Wednesday August 2 Foo's paradise: Not one to dwell on past events, ex-Nirvana drummer Dave Grohl surged forward after Kurt Cobain's suicide with his own band, Foo Fighters, thrashing around old and new musical ideas with a do-it-yourself confidence not generally expected of a man firmly ensconced behind his traps. Grohl and group, who first warmed up mightily on tour with Mike Watt, headline tonight at the Ogden Theatre, 935 E. Colfax. Shudder to Think and Bare Minimum open at 8; for tickets, $10, call 830-2525 or 1-800-444-SEAT.
Thursday August 3 Spinning bee: Regional storytellers will weave a crazy quilt of tales and yarns when the Rocky Mountain Storytelling Festival gathers again in Palmer Lake, beginning this evening. The two days and three nights of workshops and performances--including classes for academic credit for the serious and evening ghost stories for the easily frightened--culminate Saturday with a 7:30 p.m. concert featuring Albuquerque's Joe Hayes, who specializes in bilingual tellings based on Hispanic, Native American and Anglo traditions of the Southwest; Cherie Karo Smith, a Jewish folklorist; and CU theater professor and children's book author Brad Bowles. Tickets are available for the entire festival or for individual events or workshops, and family rates are offered; for information call 321-7543 or 1-800-484-6963.
Upright citizen: Acoustic bassist Charlie Haden has never been afraid of taking chances. And every project in which he's participated--from a long-lived stint helping saxophonist Ornette Coleman shake up the jazz world to the profound and politically overt Liberation Music Orchestra, a big-band teamup with Carla Bley--has been marked with integrity, quiet virtuosity and an intense, modern sense of musical space. More recently, between a gig jamming with drummer Ginger Baker, a drop-dead-beautiful duet with Portuguese guitarist Carlos Paredes and countless other collaborations, Haden heads up his own group, Quartet West. It is with the quartet that Haden will perform tonight at 7:15 at the breezily intimate Denver Botanic Gardens outdoor amphitheater, 1005 York St. Admission is $18 ($15 DBG members); call 777-7372 for reservations.
Friday August 4 Heart of grass: Unlike Planet Bluegrass's ridiculously popular Telluride fest, its Rocky Mountain Bluegrass Festival sticks steadfastly to bluegrass--although the same can't necessarily be said for the music itself, which in modern times approaches the sophisticated borders of jazz and swing. In other words, bluegrass ain't just breakneck riffs and keening voices anymore. You'll get varying shades of each tradition at the fest, which begins today and continues through Sunday in Lyons with the cream of the string-band crop--including, among others, quivery-voiced Alison Krauss, old-timer Jimmy Martin (the original truck-driving crooner) and a star-studded RockyGrass Jam composed of biggies like Bela Fleck and Tony Rice. Admission is $55 for a full pass (tack on twenty bucks to include camping fees) or $20 to $25 daily; call 449-6007. But if you must miss the festival, one of its quintessential participants, The Grass Is Greener--featuring a wonderful lineup of fiddler Richard Greene, banjo player Bill Keith, mandolinist Butch Baldasarri, bassist Tim Emmons and extraordinary guitarist David Grier (hailed in Acoustic Guitar magazine as the pre-eminent bluegrass strummer of his time)--pops in tonight at 8 at the Bluebird Theater, 3317 E. Colfax, before heading for the hills tomorrow. Tickets to the concert, sponsored by the Swallow Hill Music Association, are $15 ($13 members); call 777-1003 or 1-800-444-SEAT.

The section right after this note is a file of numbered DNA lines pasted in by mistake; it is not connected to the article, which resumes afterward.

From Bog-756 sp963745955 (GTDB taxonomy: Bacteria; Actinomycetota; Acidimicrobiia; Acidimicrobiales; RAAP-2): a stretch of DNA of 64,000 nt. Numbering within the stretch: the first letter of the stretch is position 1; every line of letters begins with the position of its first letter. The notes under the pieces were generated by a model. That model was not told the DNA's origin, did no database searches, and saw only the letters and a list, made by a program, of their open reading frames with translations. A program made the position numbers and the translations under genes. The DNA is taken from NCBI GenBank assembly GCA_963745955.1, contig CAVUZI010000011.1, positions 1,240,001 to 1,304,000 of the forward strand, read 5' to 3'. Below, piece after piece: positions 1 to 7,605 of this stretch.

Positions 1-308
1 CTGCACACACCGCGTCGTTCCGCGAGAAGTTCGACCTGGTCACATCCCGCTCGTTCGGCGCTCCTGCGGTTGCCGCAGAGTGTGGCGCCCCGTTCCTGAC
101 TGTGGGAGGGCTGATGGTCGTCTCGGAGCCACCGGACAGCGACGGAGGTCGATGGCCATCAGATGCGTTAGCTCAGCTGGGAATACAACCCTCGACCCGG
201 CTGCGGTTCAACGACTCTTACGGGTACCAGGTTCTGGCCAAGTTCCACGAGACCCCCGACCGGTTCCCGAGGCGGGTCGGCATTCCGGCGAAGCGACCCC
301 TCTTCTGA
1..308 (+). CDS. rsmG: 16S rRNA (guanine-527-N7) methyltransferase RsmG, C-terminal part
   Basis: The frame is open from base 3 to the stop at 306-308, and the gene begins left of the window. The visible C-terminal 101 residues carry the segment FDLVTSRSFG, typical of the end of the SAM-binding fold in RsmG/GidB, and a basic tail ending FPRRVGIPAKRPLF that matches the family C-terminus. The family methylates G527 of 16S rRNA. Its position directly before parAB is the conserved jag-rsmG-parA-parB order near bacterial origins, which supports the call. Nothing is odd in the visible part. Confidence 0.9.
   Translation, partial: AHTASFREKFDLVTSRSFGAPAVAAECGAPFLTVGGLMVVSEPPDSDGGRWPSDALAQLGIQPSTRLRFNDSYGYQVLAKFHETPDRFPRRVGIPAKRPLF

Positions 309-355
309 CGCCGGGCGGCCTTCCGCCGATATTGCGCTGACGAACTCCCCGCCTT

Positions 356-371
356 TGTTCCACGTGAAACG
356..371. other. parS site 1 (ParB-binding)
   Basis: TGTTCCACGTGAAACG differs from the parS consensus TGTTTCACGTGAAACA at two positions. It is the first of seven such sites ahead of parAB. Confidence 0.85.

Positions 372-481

Northern exposure: First Friday gallery strollers in LoDo might do well to head across the highway tonight to check out some of the northside openings as well. The title Words and Pictures well sums up Denver painter Roland Bernier's show at the Mackey Gallery, 2900 W. 29th Ave., featuring works that layer text and images, through August 26. At M-Art Gallery, an offshoot located on the Mackey premises, stylish wooden forms used in the fabrication of metal machine parts will be displayed as art objects in Industrial Pattern Art, also opening tonight and continuing through September 30. Attend a joint reception from 7 to 10 p.m.; for details call 455-1157. Spark Gallery, 1535 Platte St., annually hosts a series of gratis art classes for AIDS patients. Works in various media created in the workshops are featured in Art for People With AIDS, opening tonight with a reception from 5 to 10. For information about the show, which can be viewed through August 13, call 455-4435. Finally, works by artistic first-time juvenile offenders taken under the wing of the Denver District Attorney's A.R.T.T. (Acquiring Restitution Through Talent) program will be showcased at the Common Grounds Coffeehouse's Ground Works Art Gallery, 3484 W. 32nd Ave. The works, ranging from polished wood items to handpainted scarves, will be on display through August 24. A reception will be held from 7 to 10 tonight; call 458-5248.